We’ve all heard Elmer Fudd say he’s going “wabbit hunting,” but do you ever wonder why so many children have a difficult time pronouncing the “r” sound?
In order to create a speech sound, we push air out of our lungs, up through our throat and out our mouth or nose. The vibration of our vocal cords and movement of our articulators (e.g. tongue, teeth, lips, and jaw) change the airflow to produce different sounds. The “R” sound is hard for some children because it requires a unique tongue position that is difficult to teach. It also is tricky because other sounds in the word may influence the way the “R” sounds.
Look in the mirror and try saying these words slowly: Rain, Storm, Thunder
Did you notice how the “R” looks and feels different? In storm and thunder, the “R” sound is different because of the vowels next to it. There are six different vocalic combinations, [ar, air, ear, er, or, ire] which are collectively called vocalic R, r-controlled vowels, or vowel R. If “R” comes before the vowel, it remains a consonant. All together there are at least 32 different “R” sounds to consider as separate sounds!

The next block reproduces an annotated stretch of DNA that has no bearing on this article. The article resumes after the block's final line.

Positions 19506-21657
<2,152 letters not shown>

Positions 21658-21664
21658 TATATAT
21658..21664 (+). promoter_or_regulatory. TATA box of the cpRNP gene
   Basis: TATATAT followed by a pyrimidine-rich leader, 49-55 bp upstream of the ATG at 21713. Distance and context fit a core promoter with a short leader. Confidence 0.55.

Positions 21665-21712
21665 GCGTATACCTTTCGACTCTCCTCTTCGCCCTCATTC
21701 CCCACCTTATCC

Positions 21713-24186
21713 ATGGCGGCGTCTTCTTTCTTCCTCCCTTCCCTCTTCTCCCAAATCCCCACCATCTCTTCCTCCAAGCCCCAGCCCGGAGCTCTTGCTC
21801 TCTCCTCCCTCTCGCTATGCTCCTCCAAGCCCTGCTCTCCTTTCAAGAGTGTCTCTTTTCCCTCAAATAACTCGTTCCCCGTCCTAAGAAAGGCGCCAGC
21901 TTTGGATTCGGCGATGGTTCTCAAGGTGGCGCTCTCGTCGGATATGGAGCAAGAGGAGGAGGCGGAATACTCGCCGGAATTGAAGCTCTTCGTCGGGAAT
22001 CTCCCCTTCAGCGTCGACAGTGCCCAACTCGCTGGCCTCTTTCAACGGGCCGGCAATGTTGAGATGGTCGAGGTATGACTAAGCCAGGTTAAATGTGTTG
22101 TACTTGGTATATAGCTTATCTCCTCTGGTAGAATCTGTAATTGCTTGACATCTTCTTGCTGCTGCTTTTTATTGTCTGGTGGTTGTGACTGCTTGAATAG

The “R” sound is one of the lasts sounds to be mastered by children, many children can say a correct “R” sound by 5 ½ years old, but some don’t produce it until age 7. In general, if your child isn’t producing “R” by first grade, you should consult with a Speech-Language Pathologist (SLP). An SLP can assess which of the 32 different “R” sounds your child consistently mispronounces to create therapy goals.
You can help your child to hear the “R” sound by playing a game. Start by saying a word with “R” correctly or incorrectly (e.g. rabbit vs. wabbit). Ask your child if they can identify the word with the strong “R” sound.
If your child says “R” incorrectly, don’t speak negatively about it or make them repeat it correctly, instead model the correct pronunciation. For example, if your child says, “look it’s a wabbit,” you can say, “Yes that is a rabbit!” while emphasizing a correct “R” sound.
Bedsole, K. F., & Johnson, C. M. (2006). Why is “R” So Hard to Say? Answers to Questions Parents Ask About the “R” Sound. Retrieved from https://www.superduperinc.com/handouts/pdf/102 RforParents.pdf
Hanks, H., & Hanks, H. (n.d.). Correcting the R Sound: A Primer for Parents. Retrieved from http://mommyspeechtherapy.com/?p=1116